Coronavirus: Indian community leader backs call to temporarily ban travellers from India

The Indian community is split over the Government's controversial move to suspend entry to New Zealand for travellers from India, after a spike in COVID-19 cases at the border. 

India is currently experiencing a rapid increase in infections and deaths - the number of reported cases each day has multiplied by six in the past few weeks, and deaths by a similar amount. 

And there has been a growing number of cases from India detected at the border - more than half of all imported cases in the last couple of months have originated on the subcontinent. 

While there have been past spikes in positive arrivals from other countries - notably the US and UK - the percentage of arrivals from India testing positive has "shot up towards 10 percent in recent weeks", according to Michael Plank, maths professor at the University of Canterbury in New Zealand and a researcher at Te Pūnaha Matatini, which does disease modelling to help guide the Government's COVID-19 response. 

Paul Patel, president of the NZ Indian Central Association - which represents 14 different local Indian community groups around the country - said he's heard a "mixture" of responses, but backs the temporary travel ban.

"I can understand why the Prime Minister has chosen India over say American countries like Brazil and the USA," he told Newshub. "The amount of travellers returning from there compared to the amount of travellers that are testing positive on day zero, the numbers are very high from India."

As the world's second-most populous country, India's death toll has is large - 167,000 to date - but many expected it to be much worse. While various theories have been suggested for its resilience to date, the new spike in cases has happened extremely quickly - taking just a few weeks to surpass September's peak of 100,000 daily cases, which took months to reach.

India's cases are spiking.
India's cases are spiking. Photo credit: Our World in Data

Patel said it was a "fair call" to stop arrivals in the meantime, saying Kiwis and Indians resident New Zealand should have realised as the pandemic took hold around the world, travelling overseas was perhaps a bad idea.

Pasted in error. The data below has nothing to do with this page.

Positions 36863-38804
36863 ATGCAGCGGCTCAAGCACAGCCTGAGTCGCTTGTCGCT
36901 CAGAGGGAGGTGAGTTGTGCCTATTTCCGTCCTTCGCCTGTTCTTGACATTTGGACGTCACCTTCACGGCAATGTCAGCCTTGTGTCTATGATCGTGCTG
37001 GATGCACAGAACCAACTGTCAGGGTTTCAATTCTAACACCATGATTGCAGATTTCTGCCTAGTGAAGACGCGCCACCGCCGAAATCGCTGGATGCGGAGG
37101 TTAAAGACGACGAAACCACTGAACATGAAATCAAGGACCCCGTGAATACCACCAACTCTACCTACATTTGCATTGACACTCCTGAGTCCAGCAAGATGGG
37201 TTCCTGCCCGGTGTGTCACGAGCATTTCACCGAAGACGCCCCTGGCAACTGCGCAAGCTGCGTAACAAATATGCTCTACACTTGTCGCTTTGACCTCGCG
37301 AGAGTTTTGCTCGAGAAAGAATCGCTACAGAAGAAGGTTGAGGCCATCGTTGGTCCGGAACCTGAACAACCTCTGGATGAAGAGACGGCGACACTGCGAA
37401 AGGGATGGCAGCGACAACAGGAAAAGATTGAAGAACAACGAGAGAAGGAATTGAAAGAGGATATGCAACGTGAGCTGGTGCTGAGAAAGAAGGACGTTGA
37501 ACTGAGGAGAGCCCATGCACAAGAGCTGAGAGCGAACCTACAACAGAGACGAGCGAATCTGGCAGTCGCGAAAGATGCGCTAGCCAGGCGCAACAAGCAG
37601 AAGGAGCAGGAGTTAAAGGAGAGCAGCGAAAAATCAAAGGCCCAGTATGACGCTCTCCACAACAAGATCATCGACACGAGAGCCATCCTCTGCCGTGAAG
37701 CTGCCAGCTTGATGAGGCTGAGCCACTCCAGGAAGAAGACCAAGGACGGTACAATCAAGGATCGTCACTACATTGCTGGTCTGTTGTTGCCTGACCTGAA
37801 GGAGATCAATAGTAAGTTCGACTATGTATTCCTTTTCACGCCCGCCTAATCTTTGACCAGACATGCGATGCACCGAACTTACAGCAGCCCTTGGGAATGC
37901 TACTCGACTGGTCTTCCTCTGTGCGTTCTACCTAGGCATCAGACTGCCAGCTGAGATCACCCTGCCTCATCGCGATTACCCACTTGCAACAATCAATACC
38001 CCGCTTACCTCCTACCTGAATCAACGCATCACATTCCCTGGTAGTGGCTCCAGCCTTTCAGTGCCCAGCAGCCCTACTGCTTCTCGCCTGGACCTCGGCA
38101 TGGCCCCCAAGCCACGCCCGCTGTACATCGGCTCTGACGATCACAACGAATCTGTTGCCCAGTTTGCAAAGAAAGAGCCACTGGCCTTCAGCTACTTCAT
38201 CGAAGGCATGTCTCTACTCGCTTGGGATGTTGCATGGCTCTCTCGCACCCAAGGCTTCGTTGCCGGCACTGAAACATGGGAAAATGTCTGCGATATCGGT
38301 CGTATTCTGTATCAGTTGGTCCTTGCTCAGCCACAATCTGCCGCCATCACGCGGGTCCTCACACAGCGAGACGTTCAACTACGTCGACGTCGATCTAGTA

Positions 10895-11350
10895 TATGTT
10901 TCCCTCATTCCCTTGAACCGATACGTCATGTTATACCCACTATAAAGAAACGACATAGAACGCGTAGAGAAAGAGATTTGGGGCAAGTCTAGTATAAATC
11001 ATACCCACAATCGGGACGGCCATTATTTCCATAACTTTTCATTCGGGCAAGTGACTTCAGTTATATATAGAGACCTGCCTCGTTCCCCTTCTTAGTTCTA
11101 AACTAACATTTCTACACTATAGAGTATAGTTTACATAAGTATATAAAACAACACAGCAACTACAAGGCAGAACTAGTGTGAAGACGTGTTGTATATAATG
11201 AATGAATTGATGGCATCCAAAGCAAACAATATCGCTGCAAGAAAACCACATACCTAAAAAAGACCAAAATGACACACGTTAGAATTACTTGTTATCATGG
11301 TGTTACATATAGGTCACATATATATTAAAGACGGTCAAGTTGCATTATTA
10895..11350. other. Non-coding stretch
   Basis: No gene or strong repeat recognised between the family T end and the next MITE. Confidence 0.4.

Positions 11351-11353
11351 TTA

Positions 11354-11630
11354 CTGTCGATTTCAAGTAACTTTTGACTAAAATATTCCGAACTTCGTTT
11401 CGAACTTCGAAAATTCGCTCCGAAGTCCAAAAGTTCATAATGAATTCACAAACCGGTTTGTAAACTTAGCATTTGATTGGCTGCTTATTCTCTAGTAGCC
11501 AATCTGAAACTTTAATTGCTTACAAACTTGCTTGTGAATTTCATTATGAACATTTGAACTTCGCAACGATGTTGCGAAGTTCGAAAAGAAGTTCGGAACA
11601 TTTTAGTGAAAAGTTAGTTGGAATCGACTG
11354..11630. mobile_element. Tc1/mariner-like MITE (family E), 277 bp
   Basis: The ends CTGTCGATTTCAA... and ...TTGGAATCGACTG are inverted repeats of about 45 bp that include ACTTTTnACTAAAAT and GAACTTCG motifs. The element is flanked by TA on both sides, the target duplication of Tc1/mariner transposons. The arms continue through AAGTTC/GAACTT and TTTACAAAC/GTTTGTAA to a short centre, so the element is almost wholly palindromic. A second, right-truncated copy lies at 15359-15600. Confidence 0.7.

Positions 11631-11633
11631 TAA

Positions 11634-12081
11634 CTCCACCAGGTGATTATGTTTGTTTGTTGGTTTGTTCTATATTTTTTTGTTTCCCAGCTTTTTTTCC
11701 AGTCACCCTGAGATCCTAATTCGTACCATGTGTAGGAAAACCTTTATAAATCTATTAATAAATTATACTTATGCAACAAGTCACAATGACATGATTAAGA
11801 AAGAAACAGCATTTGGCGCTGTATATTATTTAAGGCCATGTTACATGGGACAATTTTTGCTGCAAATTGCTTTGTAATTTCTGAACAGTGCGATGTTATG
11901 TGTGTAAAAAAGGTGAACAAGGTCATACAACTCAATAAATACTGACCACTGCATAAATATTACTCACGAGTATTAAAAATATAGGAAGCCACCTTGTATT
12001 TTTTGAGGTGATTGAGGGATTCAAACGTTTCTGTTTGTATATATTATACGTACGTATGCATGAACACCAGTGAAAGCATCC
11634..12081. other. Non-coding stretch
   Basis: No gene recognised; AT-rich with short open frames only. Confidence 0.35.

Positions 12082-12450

He recently decided not to travel to India after a family member died, saying it was "too risky". 

"There are still New Zealand citizens that leave... and travel to India. Sometimes decisions have got to be made especially from here about whether we should travel or not. For safety reasons, a lot more people need to consider, do they need to travel?"

"Yes, there are some sad stories that the Prime Minister mentioned - I've heard those throughout since around about March last year... Some of them may not have finances, but the majority will be able to cope with this unexpected two-and-a-half-week period. Yes, there are some that probably want to get here, but I think they need to realise... you're going under your own free will. 

"When we leave the shores here, during this COVID period we need - as travellers, as New Zealand citizens - need to be aware it is our issue. It is not always our Government's issue... this is only a short-term measure."

That said, he did say the Government should perhaps have let more Kiwis from India in before the current wave of infections took hold, rather than save spaces in managed isolation and quarantine for entertainers like Australian children's pop group The Wiggles. 

"We've got families stuck over there, children stuck over there. We feel for them. Maybe those sort of people, those sort of passengers, those sort of New Zealand citizens probably should have been more concentrated on, than other people."

But not all Indian community leaders agree. Sunil Kaushal, president of the Waitakere Indian Association, told The AM Show the travel ban was "adding injury to the insult".

"It's not the right decision, we feel. The community doesn't feel like the team of 5 million when you're actually pointing out a specific race. Are you telling me there haven't been cases from other countries like Europe and the UK?"

He said people travelling from India were likely catching the virus on the flights here. There are no direct flights from India at present, with travellers having to pass through international travel hub Dubai. 

"They are catching it probably on the flight. Are we not trusting our MIQ?" 

Kaushal questioned why Brazil wasn't singled out. The pandemic is currently ravaging the South American nation, with 4000 people dying a day. It's expected the death toll there - currently 345,287 - will eventually overtake that in the US, despite its much smaller population. A homegrown new variant, P.1, is believed to be deadlier and more transmissible than the original strain. 

Few people arrive in New Zealand from Brazil testing positive for the virus, however. A look over the last month of reports only brings up a couple of cases - while Thursday had 17 from India alone. 

People require a pre-departure negative test before boarding a flight to New Zealand. Prime Minister Jacinda Ardern has queried whether they are being done properly in India.

"Was it that we were getting inaccurate pre-departure testing information?" she said in a Facebook Live video on Thursday night. "Was it that testing was being conducted in a different way? We haven't been able to get to the bottom of that but we are still concerned enough about the number of cases coming through, particularly from India, that we decided what we need to do is suspend those flights for a short period of time."